Asthma-COPD Overlap -- A New Clinical Entity

Nicholas Gross, MD, PhD


February 01, 2016

The Asthma-COPD Overlap Syndrome

Postma DS, Rabe KF
N Engl J Med. 2015;373:1241-1249

Dual-Airway Disorders

Asthma and chronic obstructive pulmonary disease (COPD) are both common and well-recognized airway disorders. They have usually been considered discrete entities with treatments that are described by different guidelines (GINA[1] and GOLD,[2] respectively), but with considerable overlap. Recently, however, allergists and pulmonologists, believing that the two disease categories overlap, have designated a new category of airways disorder known as asthma-COPD syndrome (ACOS). Postma and Rabe recently published a discussion of ACOS, including its principal features and suggestions for its management.

Asthma is an inflammatory disorder that typically develops in childhood and is often accompanied by allergies. Reversible airways obstruction is a typical feature of asthma that is amenable to corticosteroid administration. Inflammation in asthma is characterized by the presence of eosinophils and type 2 helper T lymphocytes. COPD is an inflammatory disorder that typically develops in cigarette smokers in middle age. Airways obstruction is a hallmark of COPD disorder, and the response to corticosteroids is modest or absent. COPD-related inflammation is predominantly the result of neutrophils and involves CD8 lymphocytes.

Both asthma and COPD have several phenotypes, which adds to the challenge of precise identification.[3] Reversibility of airways obstruction by bronchodilators has often been taken as a feature of asthma that is not present in COPD, but this has been shown to be incorrect because the two disorders cannot be differentiated by their response to bronchodilators. Postma and Rabe address the issue of whether and when it is appropriate to apply the diagnosis of ACOS to a patient with some features of both airway disorders. They also discuss what treatment should be administered to patients with ACOS. As they state, "the answer to these questions cannot be evidence-based because studies addressing ACOS as a disease entity have yet to be conducted."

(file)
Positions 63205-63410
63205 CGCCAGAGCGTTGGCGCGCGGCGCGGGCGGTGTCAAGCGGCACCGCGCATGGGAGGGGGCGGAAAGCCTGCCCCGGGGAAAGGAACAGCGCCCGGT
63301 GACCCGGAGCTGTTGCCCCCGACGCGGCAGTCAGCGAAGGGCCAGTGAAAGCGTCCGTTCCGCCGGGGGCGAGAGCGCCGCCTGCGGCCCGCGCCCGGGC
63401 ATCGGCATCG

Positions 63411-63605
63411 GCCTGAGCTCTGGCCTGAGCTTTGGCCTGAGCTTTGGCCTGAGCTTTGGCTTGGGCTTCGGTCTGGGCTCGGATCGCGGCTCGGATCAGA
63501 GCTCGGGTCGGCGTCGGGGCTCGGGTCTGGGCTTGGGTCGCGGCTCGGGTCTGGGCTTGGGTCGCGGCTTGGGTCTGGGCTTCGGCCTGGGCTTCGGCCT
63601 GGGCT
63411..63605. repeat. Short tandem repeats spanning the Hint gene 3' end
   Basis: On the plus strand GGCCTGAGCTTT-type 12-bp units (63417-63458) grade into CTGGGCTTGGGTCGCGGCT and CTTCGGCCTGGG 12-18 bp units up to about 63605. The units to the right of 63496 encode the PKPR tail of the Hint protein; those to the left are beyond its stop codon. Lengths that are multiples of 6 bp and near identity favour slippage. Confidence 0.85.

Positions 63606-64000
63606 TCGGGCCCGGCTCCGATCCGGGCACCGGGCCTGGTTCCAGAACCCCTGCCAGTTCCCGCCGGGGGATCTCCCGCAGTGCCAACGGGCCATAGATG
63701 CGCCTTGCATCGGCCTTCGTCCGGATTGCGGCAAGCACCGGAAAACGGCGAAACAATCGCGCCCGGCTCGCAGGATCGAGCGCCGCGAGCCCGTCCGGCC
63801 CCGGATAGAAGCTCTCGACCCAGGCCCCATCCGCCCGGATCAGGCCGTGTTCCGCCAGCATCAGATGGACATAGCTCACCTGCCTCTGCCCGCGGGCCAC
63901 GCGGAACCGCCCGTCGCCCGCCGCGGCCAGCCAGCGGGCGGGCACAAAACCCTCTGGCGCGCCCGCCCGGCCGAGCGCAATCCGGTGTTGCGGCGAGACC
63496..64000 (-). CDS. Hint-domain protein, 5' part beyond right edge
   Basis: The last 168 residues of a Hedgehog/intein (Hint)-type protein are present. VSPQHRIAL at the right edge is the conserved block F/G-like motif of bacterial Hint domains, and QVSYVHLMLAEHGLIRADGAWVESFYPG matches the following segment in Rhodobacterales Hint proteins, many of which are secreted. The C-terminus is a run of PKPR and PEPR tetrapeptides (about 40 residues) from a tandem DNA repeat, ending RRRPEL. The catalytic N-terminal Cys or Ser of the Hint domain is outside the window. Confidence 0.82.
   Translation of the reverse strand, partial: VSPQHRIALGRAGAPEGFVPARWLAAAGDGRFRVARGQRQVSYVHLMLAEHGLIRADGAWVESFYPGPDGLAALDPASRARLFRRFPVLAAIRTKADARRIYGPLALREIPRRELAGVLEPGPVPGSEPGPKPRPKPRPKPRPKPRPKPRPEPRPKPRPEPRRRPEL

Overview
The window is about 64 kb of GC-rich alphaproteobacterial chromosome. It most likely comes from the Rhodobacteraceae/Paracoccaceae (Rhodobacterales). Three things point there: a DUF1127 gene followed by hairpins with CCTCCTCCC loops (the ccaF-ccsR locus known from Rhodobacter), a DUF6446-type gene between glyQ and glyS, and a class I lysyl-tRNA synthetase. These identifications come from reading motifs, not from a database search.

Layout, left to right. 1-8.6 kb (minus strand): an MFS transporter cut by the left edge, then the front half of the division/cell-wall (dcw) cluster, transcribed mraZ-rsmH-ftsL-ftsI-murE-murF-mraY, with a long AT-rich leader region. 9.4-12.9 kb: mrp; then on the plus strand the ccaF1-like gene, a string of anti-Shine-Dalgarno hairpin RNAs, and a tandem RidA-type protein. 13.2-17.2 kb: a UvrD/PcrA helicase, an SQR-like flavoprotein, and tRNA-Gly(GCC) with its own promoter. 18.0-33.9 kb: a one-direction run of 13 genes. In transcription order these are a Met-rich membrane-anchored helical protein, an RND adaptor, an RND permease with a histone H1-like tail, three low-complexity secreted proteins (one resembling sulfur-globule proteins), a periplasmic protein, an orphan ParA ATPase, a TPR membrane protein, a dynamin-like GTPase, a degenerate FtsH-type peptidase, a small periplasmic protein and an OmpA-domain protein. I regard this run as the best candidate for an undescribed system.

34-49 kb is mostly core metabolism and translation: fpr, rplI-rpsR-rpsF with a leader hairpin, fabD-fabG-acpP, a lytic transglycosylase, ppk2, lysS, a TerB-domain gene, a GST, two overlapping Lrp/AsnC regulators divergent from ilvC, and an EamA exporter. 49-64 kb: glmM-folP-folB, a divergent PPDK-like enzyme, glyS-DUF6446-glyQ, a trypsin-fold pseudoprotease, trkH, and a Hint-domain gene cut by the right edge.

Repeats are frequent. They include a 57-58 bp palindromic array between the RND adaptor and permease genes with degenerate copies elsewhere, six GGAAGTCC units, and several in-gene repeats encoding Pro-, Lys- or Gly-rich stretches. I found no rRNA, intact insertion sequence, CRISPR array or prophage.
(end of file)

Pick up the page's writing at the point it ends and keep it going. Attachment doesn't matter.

Lung function declines over decades in both asthma and COPD. It is believed that this is largely owing to airway remodeling secondary to inflammation. Asthma that begins at an early age and is moderate to severe tends, in mid-life, to resemble COPD clinically, particularly if it has not been well controlled by corticosteroids. The presence of eosinophils in sputum, blood, and airway histology has long been recognized as a feature of asthma, yet eosinophils are commonly found in patients with COPD, particularly during acute exacerbations. Similarly, exhaled nitric oxide (FENO), once described as a marker for asthma, is often absent in asthma and can be present in the exhaled breath of smokers with COPD. The diagnosis of ACOS may be useful and, if better described by research, suggests appropriate treatments.


The fact that no clinical trials have been conducted specifically for potential cases of ACOS is unfortunate and is mostly owing to the regulatory requirement that studies of drugs destined for US Food and Drug Administration approval have been required to exclude participants with ambiguous diagnoses. Presumably, trials of patients with potential ACOS will be performed soon. The authors of the present review believe that it is premature to recommend the designation of ACOS until more research can better characterize the patient with ACOS.

Several points can be made. Because both asthma and COPD are common disorders, some patients will have both conditions purely by chance. Furthermore, both asthma and COPD are heterogeneous disorders. Research is now busy describing the various phenotypes of asthma and COPD, particularly their molecular differences. Biomarkers of both asthma and COPD are needed and are being sought. When each clinical disorder has been sufficiently described, it is hoped that the identity and appropriate management of ACOS will emerge.

For the present, patients with ACOS should be treated empirically, and bronchospasm should be treated with bronchodilators. Patients with a history of episodes of dyspnea early in life should receive anti-inflammatory agents. Acute exacerbations should be managed with the medications currently being used to avoid acute exacerbations—primarily corticosteroids, a PDE4 inhibitor, and low-dose azithromycin. And, of course, cigarette smoking and exposure to irritant dusts and fumes should be eliminated.



Comments on Medscape are moderated and should be professional in tone and on topic. You must declare any conflicts of interest related to your comments and responses. Please see our Commenting Guide for further information. We reserve the right to remove posts at our sole discretion.
Post as: